BY DIMITRI FAUTSCH | If you’ve ever been stuck during rush hour on an A or C train in Downtown Manhattan that’s moving like molasses, you’ll be happy to know that help is on the way.
On Mon., Jan. 13, the Metropolitan Transportation Authority awarded a $260 million contract to install Communications-Based Train Control, or C.B.T.C., a modern signaling system, on a high-traffic corridor of the A/C/E line.
The IND corridor serves 700,000 daily weekday riders and runs from 59th St. – Columbus Circle to High St. in Brooklyn. In addition, the entirety of the E line — which terminates at the World Trade Center and connects to the J.F.K. AirTrain — will have C.B.T.C. installed on its tracks.
C.B.T.C. enables trains to run automatically — and faster and more reliably — by installing equipment that tracks a train’s precise location. The system replaces 1930s signaling infrastructure — stop lights located on the tracks — to allow more trains to run in a given hour. The M.T.A. credits C.B.T.C. for the reliability of the L and 7 lines, citing on-time performance of 90 percent. Those are the city’s only two subway lines to be outfitted with the new technology so far.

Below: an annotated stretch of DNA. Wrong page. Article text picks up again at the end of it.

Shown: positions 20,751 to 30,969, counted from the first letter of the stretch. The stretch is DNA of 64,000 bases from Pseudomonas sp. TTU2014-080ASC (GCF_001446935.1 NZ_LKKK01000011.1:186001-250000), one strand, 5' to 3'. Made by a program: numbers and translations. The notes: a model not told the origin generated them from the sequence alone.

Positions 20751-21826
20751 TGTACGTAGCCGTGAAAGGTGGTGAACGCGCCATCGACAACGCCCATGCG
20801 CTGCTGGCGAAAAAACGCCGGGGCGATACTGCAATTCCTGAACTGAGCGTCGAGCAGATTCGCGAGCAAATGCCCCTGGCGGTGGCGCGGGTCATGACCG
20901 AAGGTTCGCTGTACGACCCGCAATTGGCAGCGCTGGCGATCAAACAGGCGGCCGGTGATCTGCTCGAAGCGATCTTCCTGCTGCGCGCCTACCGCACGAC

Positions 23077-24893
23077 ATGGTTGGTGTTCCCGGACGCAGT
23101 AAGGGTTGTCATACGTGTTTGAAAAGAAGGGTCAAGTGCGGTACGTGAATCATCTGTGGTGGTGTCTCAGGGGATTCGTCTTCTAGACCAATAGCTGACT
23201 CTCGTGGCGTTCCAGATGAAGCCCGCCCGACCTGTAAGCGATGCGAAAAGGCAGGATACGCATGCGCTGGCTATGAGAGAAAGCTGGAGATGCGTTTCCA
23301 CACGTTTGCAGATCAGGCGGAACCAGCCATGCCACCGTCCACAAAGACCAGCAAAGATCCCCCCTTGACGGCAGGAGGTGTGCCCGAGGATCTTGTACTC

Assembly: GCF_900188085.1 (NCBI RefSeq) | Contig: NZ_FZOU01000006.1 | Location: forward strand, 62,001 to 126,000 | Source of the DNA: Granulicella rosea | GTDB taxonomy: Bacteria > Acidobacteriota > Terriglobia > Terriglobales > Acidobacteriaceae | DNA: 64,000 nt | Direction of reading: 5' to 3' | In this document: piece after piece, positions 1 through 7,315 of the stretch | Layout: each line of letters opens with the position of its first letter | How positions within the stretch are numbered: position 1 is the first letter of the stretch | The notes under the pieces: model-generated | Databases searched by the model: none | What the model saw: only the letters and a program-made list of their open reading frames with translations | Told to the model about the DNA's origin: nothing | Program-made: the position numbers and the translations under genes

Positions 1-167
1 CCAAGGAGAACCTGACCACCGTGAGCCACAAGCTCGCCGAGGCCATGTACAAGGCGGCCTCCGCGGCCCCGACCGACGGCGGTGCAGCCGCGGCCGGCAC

The M.T.A. awarded the contract to L.K. Comstock, the same contractor that installed C.B.T.C. on the L and 7 lines. However, Siemens will be the new provider of C.B.T.C. hardware. The M.T.A. has blamed Thales, the previous hardware provider, for a weather-related breakdown of C.B.T.C. on the 7 line this past December.
Signal modernization is a core part of the M.T.A.’s $51 billion capital plan, approved by the authority’s board last July. The M.T.A. hopes to install C.B.T.C. on six subway lines, serving 3 million daily riders, by the end of 2024.
A M.T.A. video on Communications-Based Train Control profiles the antiquated signal system — some parts of which are up to 80 years old — still in use at Greenwich Village’s W. Fourth St. station.